Wild Bill Hickok, Calamity Jane and Seth Bullock all hung around this Gold Rush town, which was named for the fallen trees that filled a local gulch. It’s more of a tourist attraction these days, with casinos. craft breweries, and museums. Cyclists can use the picturesque town as a start or end point for the 109-mile-long George S. Mickelson Trail, which runs through the heart of the Black Hills. The gravel trail includes more than 100 converted railroad bridges and 4 rock tunnels, and runs largely through National Forest land. It’s best explored April to October.
Palo Alto Battlefield National Historical Park, Texas
Palo Alto Battlefield was the site on which forces clashed as part of the U.S.-Mexican War, a war that literally changed the map of North America. Explore the Brownsville Historic Battlefield Trail on bike during any season of the year. The trail acts as a gateway to the Palo Alto Battlefield and offers a healthy and fun way to explore historic sites here and enjoy the great outdoors.
This Victorian-era mining town holds the title of highest in the United States. If you’re not used to the altitude, you may want to take it easy as you bike through a variety of historic sites. The 11.6-mile Mineral Belt Trail is easy, paved terrain that offers gorgeous views of the Sawatch mountains and is dotted with historic markers. It’s mostly out in the open, and there are some inclines.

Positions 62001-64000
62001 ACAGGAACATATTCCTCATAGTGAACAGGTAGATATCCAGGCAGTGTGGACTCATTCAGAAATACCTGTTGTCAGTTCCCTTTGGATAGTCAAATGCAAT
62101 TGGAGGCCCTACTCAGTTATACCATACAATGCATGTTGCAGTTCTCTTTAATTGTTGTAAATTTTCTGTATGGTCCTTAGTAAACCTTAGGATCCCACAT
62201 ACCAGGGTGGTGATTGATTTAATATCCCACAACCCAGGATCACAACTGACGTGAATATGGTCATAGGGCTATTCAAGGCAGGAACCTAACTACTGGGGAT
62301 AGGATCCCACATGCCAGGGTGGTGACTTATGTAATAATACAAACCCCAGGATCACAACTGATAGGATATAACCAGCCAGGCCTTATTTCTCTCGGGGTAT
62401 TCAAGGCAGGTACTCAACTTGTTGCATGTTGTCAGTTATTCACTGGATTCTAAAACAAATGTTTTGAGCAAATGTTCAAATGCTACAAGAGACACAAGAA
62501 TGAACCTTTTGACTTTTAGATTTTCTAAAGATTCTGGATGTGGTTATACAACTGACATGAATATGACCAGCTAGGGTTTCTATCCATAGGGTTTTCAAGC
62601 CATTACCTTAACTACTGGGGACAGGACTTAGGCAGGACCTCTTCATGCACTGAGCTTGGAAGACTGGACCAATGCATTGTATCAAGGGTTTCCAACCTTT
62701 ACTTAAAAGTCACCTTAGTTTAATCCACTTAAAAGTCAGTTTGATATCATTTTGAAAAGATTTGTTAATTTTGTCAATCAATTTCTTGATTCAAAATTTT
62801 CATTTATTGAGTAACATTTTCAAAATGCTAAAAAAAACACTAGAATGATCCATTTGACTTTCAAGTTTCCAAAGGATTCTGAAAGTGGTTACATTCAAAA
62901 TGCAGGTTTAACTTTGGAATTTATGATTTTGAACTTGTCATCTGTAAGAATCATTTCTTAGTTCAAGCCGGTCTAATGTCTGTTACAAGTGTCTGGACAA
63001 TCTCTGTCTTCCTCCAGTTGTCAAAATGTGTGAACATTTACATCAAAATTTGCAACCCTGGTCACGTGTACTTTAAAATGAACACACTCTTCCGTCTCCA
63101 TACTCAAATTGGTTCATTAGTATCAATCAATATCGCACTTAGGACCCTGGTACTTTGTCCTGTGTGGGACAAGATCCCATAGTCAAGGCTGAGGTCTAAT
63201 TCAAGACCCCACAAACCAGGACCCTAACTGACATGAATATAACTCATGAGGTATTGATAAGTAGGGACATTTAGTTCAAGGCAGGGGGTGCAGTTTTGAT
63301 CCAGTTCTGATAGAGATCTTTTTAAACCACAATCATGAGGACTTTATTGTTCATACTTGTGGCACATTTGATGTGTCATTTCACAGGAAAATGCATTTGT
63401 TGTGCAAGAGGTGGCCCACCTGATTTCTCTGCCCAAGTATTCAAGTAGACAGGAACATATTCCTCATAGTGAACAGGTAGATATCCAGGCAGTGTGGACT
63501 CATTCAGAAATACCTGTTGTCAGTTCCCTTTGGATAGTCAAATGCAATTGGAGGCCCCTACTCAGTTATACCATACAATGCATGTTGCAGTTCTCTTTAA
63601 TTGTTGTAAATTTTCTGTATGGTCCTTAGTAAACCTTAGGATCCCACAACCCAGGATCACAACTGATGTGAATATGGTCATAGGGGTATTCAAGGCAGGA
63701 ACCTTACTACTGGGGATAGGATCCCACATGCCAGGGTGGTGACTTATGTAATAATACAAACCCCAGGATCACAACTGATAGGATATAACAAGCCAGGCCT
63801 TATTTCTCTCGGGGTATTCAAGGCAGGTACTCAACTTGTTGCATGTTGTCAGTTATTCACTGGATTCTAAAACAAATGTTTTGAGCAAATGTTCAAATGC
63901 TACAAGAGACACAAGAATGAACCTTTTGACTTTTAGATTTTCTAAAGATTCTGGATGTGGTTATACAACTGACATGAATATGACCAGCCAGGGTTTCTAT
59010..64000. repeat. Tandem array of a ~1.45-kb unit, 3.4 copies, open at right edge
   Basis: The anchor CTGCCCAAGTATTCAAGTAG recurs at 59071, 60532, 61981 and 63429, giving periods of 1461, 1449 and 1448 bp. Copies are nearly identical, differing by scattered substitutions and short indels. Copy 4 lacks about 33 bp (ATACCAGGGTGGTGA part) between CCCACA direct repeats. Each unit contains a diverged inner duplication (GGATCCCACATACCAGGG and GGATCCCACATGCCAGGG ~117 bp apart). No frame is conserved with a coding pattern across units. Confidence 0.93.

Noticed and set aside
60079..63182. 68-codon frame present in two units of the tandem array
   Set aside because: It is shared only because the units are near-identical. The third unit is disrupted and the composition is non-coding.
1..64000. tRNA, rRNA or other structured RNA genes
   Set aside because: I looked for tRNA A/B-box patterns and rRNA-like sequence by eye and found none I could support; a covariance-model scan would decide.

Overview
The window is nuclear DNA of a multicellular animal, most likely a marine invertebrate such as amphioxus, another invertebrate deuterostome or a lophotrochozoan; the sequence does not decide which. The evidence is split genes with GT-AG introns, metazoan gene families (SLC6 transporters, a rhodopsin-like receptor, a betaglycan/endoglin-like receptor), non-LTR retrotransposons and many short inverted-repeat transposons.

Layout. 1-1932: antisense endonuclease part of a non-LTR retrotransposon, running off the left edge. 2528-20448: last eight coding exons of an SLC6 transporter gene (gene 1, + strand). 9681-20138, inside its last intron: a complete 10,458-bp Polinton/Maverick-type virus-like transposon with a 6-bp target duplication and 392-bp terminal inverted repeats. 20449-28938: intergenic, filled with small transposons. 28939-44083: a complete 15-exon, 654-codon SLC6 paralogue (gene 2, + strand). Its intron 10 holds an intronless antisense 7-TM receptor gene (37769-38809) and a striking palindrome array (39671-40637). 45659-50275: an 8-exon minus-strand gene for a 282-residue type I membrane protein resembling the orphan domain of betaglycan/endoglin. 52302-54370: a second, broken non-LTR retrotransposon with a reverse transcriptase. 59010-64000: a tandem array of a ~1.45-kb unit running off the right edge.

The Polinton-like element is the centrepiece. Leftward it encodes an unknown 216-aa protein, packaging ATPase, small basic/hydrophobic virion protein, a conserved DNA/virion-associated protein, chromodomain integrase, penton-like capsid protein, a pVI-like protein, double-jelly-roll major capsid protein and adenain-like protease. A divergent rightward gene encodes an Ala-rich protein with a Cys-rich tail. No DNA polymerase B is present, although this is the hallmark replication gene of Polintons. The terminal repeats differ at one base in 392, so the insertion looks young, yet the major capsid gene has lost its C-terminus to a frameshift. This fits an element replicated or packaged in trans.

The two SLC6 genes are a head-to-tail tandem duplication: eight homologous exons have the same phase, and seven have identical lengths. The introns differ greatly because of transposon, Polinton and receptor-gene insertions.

Chickamauga Battlefield, Georgia
Just across the border from Tennessee, this region is one of the largest outdoor green spaces in the Chattanooga area. It’s also where Union and Confederate soldiers fought in the second-bloodiest battle of the Civil War, each trying to control the city that was considered the Gateway to the Deep South. Riders can watch a 30-minute movie in the Visitor’s Center for context. The park is rural, with plenty of opportunities to see natural vegetation and animals, and has several interconnecting paved roadways so it’s easy to ride in loops. You can also stop and enjoy exploring areas or monuments on foot.
San Juan Island, Washington
This 6 ½-mile wide island is known for its scenic beauty and safe cycling routes. But it’s also rich with history. In 1859, the U.S. and Great Britain nearly went to war over the island, which was in dispute despite a treaty that had established borders between the U.S. and Canada. The matter—known as the Pig War Crisis—was resolved peacefully. Two camps on the island, the American Camp on the southern tip and the English on the north side, offer miles of biking as well as wildlife and wildflower viewing in a wonderfully uncrowded environment. San Juan Island is a challenging loop to bike, but it can easily be broken up into shorter legs. Picnic, anyone?
This town has the distinction of being the world’s largest silver producer. It’s the richest mining town still in existence, and the last town entirely listed on the national Register of Historic Places. The Coeur d’Alene mines produce more silver than the rest of the states combined. The town offers easy access to the 73-mile Coeur d’Alene Trail, as well as the 15-mile Route of the Hiawatha Trail, among others, where riders can enjoy wild and scenic landscapes and plenty of outdoor adventure.